Saturday, November 26, 2011

Mystery This rare bird is very rare in North America, where he was photographed this guy


peak kite Chondrohierax
, Temminck, 1822 (protonym



) , also known as the Grenada hook or neck edge kite kite, photographed at Smith Point Hawk Watch, Gulf Coast Bird Observatory, Texas (USA).

Image :. Joseph Kennedy, 29 October 2011 (with permission) [velociraptorize] Nikon D200, Kowa 883 telescope with the eyepiece of the camera to TSN-PZ 1 / 1250 ISO400 f/8.0 at 1000.0mm I encourage you to purchase images photographers who share freely their wonderful work with us.


This bird of Central and South America qualifies as a mystery only North American species, although this is where he was photographed. Can you identify the species and its taxonomic family? Well I took the time to identify this species (I've never seen before), I am sure it will be easily identified for all of you, so I would like to know what features make this bird so special taxonomy in your family?


is a hook-billed kite


, a half the size of the comet of prey found in the riparian forests along the coastal regions of Central America and tropical South America. This species is placed in the Accipitridae (diurnal birds of prey) and the actions of the kind Chondrohierax with a single species, critically endangered (and probably extinct!) In Cuba kite

C. wilsonii

. Its congener is endemic to Cuba. Despite several studies of DNA suggest that the Cuban Kite is a full species, some authorities consider it a subspecies of the hook-billed kite.

Hook-billed Kite

is unusual in that it shows a wide variation in plumage color: adults range from gray to black.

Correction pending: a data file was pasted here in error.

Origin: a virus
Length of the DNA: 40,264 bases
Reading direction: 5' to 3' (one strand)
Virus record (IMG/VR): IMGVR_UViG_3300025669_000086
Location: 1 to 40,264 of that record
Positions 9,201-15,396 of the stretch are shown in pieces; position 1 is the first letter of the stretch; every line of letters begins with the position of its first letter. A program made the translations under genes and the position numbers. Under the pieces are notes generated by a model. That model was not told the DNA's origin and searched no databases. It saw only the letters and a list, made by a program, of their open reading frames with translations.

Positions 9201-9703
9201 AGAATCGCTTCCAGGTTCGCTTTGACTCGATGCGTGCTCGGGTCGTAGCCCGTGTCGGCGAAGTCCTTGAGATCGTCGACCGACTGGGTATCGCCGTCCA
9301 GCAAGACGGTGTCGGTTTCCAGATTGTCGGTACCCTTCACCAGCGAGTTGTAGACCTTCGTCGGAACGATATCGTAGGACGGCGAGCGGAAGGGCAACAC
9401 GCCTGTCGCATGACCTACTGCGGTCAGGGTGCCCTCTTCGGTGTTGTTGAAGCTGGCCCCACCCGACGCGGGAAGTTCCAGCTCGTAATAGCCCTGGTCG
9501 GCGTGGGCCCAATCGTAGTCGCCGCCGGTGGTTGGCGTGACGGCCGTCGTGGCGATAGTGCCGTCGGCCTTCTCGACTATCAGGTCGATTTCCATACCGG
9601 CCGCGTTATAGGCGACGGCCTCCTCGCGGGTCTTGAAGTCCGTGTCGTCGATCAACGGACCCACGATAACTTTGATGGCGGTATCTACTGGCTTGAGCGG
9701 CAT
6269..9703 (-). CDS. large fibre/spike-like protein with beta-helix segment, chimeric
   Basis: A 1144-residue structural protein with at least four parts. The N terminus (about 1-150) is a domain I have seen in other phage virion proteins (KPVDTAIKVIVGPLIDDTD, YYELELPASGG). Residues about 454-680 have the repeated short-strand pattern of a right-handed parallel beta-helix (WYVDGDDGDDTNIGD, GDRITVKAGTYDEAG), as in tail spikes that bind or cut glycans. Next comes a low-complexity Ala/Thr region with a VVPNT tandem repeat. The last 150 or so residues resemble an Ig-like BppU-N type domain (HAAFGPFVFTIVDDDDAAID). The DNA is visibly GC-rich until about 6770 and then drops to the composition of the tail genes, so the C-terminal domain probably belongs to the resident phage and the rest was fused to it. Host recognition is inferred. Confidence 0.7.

This species is remarkable because it feeds on snails tree. It is also unusual because it is the size of the change in the law, probably more than any other species individual within Accipitridae. This dramatic change in the size of the beak, which is not related to the color of the plumage, is likely to reduce competition for prey among conspecifics [Smith and Hall, 1982 (paywall)].

[here] is just right on the Rio Grande, where he is a force feeding tree snails. Snails die during droughts and algae on the trunks of trees die so there is no food. Recent droughts have been common and hawks eat snails outside areas and move on.

No snails that several hundred miles from Houston and watch a hawk.

never been more than 3-4 pairs in the state at any time (usually only 1 or 2 pairs) and most people who go to the Rio Grande Valley never see them except if they are under the flight path between the areas of shelter and snails.
have disappeared from this small part of Texas in a few years and are very difficult to do, anyway, because they sleep late, fly to an area of ??the snails and snails [down] trunk of a tree and eat very low. [Only when it is completed] to return to the show.

Find best price for : --Grande----Kowa----Texas--


Blog Archive